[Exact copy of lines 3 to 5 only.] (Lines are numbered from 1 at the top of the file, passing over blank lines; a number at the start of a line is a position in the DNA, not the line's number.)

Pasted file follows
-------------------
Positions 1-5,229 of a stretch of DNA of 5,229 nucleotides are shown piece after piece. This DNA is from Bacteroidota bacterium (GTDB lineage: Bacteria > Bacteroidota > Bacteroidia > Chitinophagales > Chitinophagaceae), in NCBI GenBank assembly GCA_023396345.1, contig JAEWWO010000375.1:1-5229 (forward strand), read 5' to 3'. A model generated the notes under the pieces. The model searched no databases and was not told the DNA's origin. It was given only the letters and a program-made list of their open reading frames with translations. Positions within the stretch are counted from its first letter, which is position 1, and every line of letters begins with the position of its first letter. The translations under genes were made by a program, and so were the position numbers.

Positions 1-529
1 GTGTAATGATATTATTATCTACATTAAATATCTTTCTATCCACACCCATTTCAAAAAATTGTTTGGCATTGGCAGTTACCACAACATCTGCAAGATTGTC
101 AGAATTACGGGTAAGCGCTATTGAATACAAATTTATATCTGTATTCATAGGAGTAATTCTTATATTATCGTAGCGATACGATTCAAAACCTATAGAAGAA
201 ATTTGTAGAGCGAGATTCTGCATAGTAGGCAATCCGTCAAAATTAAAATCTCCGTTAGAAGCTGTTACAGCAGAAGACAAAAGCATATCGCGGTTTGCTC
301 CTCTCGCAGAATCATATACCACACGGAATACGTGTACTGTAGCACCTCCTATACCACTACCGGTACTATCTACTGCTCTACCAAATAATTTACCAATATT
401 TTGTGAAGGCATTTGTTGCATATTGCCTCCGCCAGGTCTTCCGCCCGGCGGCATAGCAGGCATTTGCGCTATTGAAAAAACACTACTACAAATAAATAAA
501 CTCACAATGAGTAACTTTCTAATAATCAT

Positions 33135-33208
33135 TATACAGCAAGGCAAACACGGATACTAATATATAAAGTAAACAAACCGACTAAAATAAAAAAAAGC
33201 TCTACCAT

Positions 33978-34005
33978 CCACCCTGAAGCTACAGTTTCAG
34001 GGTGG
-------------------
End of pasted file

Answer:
1 GTGTAATGATATTATTATCTACATTAAATATCTTTCTATCCACACCCATTTCAAAAAATTGTTTGGCATTGGCAGTTACCACAACATCTGCAAGATTGTC
101 AGAATTACGGGTAAGCGCTATTGAATACAAATTTATATCTGTATTCATAGGAGTAATTCTTATATTATCGTAGCGATACGATTCAAAACCTATAGAAGAA
201 ATTTGTAGAGCGAGATTCTGCATAGTAGGCAATCCGTCAAAATTAAAATCTCCGTTAGAAGCTGTTACAGCAGAAGACAAAAGCATATCGCGGTTTGCTC